Why You May Want To Reconsider Using Wheeled Luggage When You Travel

Why You May Want To Reconsider Using Wheeled Luggage When You Travel

Wheeled luggage makes it much easier to transport more when we travel, but that also might be one of the best reasons to avoid it. The more you feel like you can take with you, the more unnecessary things you’ll end up dragging along.

Photo by Strange Luke

If you think about the trips in your past, you can probably remember a few times when you didn’t even use half of the things you brought. What seems like planning ahead at the time of packing just becomes hindering weight later on. On his blog, Jan Chipchase suggests that wheeled luggage can have a psychological effect on you:

Wheeled luggage leads us astray. During packing wheels promise weightlessness, which then leads to luggage filled to capacity, and heavier items being packed. While we’re still at home, in our idealised, airport-smooth-surface view of the world this isn’t a problem, but in the real world it rapidly shapes what the journey can become: from airport escalators that don’t work; to hitching a ride on the back of a motorbike; to, at the last minute, enjoying a nearby mountain range for the weekend.

If you’re certain of almost every facet of your trip — like visiting family for the holidays — packing more may not be a hindrance. When you’re travel plans are less concrete, however, you want to be adaptable. Chipchase calls wheeled luggage the “loan-sharks of weight and space”, so it’s best to try and not put yourself in debt to useless things.

Only take what you need, leave room for the interesting things you might find, and pack as efficiently as possible. The journey is what’s important, not the stuff you take with you.

The Psychology of Packing [Jan Chipchase]


  • Last time we travelled with two suitcases, we returned with 4. One original broke pretty bad so we ended up buying 3. Two things we brought back – a small wooden stool and a light doona. Both for our 2yo. It’s amazing how much stuff they let you bring if you have a little kid with you.

  • Wheeled suitcases are also doing a lot of damage to old staircases in places like Venice (which considered banning them).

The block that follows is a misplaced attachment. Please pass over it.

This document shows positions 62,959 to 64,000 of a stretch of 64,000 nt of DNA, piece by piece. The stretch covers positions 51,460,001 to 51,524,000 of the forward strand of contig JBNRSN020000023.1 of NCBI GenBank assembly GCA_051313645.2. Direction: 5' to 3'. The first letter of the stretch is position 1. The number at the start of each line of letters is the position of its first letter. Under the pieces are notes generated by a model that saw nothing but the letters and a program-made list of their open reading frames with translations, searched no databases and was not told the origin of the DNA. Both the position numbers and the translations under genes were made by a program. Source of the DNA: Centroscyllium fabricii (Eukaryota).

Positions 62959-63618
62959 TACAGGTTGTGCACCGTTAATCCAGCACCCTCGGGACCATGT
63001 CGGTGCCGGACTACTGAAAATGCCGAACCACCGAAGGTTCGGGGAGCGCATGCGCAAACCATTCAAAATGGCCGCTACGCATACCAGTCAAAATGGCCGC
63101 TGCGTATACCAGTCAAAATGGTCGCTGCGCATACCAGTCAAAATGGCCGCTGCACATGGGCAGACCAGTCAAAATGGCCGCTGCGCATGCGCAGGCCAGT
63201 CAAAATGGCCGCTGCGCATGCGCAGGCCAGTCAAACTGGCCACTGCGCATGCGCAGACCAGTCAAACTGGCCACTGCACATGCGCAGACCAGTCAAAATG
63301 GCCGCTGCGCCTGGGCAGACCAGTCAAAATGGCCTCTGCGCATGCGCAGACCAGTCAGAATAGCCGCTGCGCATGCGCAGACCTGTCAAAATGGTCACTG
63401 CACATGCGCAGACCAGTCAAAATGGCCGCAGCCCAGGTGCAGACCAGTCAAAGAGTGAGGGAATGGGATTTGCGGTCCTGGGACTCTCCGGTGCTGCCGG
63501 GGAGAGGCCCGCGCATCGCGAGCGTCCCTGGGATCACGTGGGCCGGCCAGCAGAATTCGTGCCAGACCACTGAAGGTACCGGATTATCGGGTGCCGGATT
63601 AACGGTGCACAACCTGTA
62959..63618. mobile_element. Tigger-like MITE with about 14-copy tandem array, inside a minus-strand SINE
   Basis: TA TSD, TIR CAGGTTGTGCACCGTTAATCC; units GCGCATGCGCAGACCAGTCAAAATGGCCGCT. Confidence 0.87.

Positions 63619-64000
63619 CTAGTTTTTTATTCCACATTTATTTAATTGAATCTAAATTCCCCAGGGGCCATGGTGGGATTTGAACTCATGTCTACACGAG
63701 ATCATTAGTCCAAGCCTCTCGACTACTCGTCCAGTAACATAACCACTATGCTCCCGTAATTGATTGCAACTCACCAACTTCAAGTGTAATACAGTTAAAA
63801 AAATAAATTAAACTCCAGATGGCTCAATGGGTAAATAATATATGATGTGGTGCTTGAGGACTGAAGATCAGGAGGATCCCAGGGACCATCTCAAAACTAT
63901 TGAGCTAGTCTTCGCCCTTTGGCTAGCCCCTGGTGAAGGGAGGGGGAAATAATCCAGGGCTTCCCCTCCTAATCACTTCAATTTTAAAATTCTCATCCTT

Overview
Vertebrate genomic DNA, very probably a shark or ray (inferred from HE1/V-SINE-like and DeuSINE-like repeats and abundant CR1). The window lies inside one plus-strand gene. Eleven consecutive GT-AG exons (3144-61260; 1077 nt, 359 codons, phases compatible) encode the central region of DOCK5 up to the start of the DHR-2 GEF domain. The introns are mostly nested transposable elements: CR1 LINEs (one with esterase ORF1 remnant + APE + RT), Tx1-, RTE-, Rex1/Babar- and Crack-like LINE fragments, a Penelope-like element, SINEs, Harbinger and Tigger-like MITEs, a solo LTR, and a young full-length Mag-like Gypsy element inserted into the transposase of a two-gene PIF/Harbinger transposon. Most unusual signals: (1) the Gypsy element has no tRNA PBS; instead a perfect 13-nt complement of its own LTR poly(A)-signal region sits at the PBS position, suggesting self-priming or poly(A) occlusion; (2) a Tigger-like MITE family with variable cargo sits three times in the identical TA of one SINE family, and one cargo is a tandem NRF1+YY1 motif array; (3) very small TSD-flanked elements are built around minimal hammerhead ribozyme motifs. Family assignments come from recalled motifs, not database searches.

• I spent over a month in Europe over December/January with only a Burton Traverse carry on backpack & it was the best thing I did. No waiting around for bags or dragging around large, heavy suitcases over cobbles & through snow made the trip so much easier & more flexible.
    Pack smart & you really don’t need much stuff, it was far from a traditional “backpackers” holiday.

  • Great advise for those travelling alone or not with kids and family. Otherwise wheeled luggage all the way. The extra stuff you take with you means you dont end up spending on the same thing because you realised you actually did need it, which means you have more money to spend on new stuff or experiences when you’re travelling.

  • Of course this depends on where you’re going and your main reason for going. We go to Japan once a year to shop and take 2 suitcases each, 1 inside the other. On the way there we pay for 20kg luggage and on the way back we pay for 40kg, x2! We would not be able to carry 2 suitcases 20kg each if they didn’t have wheels (btw, buy one with at least 4 wheels, 8 if you can).

    On the other hand, I travelled Germany for a few weeks and there was no need for a large suitcase, or a suitcase at all really. I could have got by with a large backpack if I was travelling alone 🙂

  • FYI, Jan Chipchase is a corporate anthro-observational researcher who was previously famous as Nokia’s “Indiana Jones”, then worked for Frog design and is now running his own studio. He’s a bit obsessed with bags as related to travel/ the experience of travel and has just released a duffel made from Cuben fibre. http://sdrtraveller.com/products/d3-traveller (Yes it’s bag porn.)

    Also, Jan Chipchase is a he (it’s ‘Jan’ as in ‘Ian’).

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